A recent series of policy shifts by the school administration is preparing the school for the difficult but necessary transition to a good school. Waffle Press reports.
Shiny new legislation passed by the highest chambers of the Crystal Palace has brought in rules that have seen great success in Singapore’s primary schools.
Most notable among these is a new “handphone policy” that prohibits the use of cellphones between lessons – requiring them to be placed in backpacks or lockers. While it is not clear what problem this solves, students are already applauding the unprecedented opportunity it gives them to stare at their shoes and make absent-minded remarks about the weather.
In light of the ongoing epidemic of traffic accidents in the school’s hallways, the school has also banned students from using cellphones while walking. Just last week, three members of the faculty were slightly inconvenienced as students playing Agar.io were unable to simultaneously dodge both the teachers and “[TYT] [INA] unnamed”.
Another important piece of legislation was the “You Shall Not Piss Act”. The law requires that students now take one of two toilet passes when using the restroom during afternoon assembly. Several students were ecstatic upon hearing of the rule, telling reporters “Wow, I got a pass? That’s a first.”
Dr Bingley, an analyst at the Millikan Institute, noted that any toilet pass was entirely redundant as the MPH toilets were so bafflingly small that they couldn’t accommodate more than two students anyway.
However, freelance discipline consultant Mr Hilter praised the rule. He pointed out that preventing students from escaping would allow students to focus better. This, together with the refusal to address the actual content of the assembly would create the atmosphere of a true concentration camp.
The head of the school’s newly formed Gestapo informed Waffle Press reporter Sean Penn that needing to use the restroom enhances one’s ability to lie. It is believed that when he was asked what purpose this would serve, he talked about how students could appear more interested during assembly, before taking a swig of his vodka, staring wistfully into the distance and remarking “they’re lying to themselves”.
The school is also expected to introduce other primary school classics including requiring students to hold hands when walking around.
Another key change that is now being implemented is the evolution of the long and cumbersome “Gap Semester” to the more flexible “Gap Week Or So”. School administrators have initiated the process of shortening and taming the Gap Semester by cutting down on its duration and the availability of international programmes.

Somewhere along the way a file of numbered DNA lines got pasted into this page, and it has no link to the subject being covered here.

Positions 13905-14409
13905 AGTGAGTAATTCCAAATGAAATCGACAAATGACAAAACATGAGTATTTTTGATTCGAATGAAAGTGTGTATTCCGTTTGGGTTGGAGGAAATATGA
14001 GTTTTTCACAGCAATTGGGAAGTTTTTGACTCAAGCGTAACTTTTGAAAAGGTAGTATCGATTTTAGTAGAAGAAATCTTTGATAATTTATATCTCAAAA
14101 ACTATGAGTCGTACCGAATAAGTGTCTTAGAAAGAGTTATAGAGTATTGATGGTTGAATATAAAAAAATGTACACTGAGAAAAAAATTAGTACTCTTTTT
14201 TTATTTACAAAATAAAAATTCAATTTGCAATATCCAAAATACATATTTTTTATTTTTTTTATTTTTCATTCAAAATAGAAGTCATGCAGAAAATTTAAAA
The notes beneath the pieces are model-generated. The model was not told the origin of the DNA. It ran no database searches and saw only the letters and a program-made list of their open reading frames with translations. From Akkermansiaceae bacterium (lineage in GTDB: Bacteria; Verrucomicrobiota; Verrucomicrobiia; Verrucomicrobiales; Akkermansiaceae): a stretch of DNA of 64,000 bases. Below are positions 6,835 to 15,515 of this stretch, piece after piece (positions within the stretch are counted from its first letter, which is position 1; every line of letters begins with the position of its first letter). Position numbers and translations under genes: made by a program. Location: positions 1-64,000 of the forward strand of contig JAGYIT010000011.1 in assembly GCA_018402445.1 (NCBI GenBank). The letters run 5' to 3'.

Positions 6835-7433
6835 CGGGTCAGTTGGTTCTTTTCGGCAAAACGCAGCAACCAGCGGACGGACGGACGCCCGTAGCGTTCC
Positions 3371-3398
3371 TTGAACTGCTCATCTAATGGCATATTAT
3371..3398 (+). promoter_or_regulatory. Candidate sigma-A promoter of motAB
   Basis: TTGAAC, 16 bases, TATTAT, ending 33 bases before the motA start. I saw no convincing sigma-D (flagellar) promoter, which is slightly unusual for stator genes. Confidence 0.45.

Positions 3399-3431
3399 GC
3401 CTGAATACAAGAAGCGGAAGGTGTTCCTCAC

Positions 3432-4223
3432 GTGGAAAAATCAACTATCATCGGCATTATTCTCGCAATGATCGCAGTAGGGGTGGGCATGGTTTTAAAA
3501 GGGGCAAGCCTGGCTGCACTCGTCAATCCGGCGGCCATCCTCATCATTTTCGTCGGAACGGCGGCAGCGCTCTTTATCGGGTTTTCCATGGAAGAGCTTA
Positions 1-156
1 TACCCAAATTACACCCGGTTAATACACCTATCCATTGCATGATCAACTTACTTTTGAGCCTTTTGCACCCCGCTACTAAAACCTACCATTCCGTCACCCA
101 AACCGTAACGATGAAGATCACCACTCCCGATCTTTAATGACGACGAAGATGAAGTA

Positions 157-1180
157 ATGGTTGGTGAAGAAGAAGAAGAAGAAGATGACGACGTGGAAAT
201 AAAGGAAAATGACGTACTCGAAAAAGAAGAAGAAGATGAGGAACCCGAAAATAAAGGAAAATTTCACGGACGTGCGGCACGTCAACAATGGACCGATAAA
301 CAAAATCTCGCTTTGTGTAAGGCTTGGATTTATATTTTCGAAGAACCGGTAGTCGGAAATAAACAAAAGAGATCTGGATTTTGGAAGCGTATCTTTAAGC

This comes after previous batches were overwhelmed by the educational value of the full-fledged gap semester with many complaining that the exposure to the real world was entirely useless compared to sitting in a classroom studying organic chemistry. These complaints then led the school to conclude that the best way to create “Leaders” and “Pioneers” was by being neither of those things.
School administrators we spoke to pointed out that saving time on gap semester would help the school cope with budget cuts as “time is money”. This might explain why the school has prioritised installing GPS synchronised clocks even though half the water coolers are always leaking.
The Y1-4 side of the school has also been subject to sweeping new regulations. Having retrenched all the classroom cleaning staff, the school has instituted a mandatory classroom cleaning session every morning as crackling teletubbies elevator music is played in the background.
At Y5-6, students can be conscripted to clean classrooms during civics. Given this new entrant to the already-heated competition for the civics slot, many students are wondering whether there will be any time for actual civics between extra economics tutorials and classroom cleaning.
Even several science lab staff members were asked to leave. High ranking members of the administration told reporters that “a spa has no place in a good school”.
While this is a great way to promote personal responsibility, observers have noted that the school could probably have managed to cut costs without taking peoples’ jobs away. Multi-million dollar questions include the Crystal Palace, utilities bills, perpetual renovations and bouncy castles.
Yet another intriguing move made by the school was to cancel the Malaysian Montage trip and replace it with “Singapore Snapshots”. They cited the rise of the ringgit from 2.5 to 3 against the SGD, making the trip unaffordable. Attempts by economics students to explain that currency doesn’t work that way fell on deaf ears.
As budget restrictions grow, students can expect to sit in Computer Lab 6 and use Google Street View to explore Sentosa as early as 2017.
While the rough road to goodness will require adjustments and accommodations from students, we trust that staff and students will embrace the changes in eager anticipation of the better future we are ostensibly headed towards.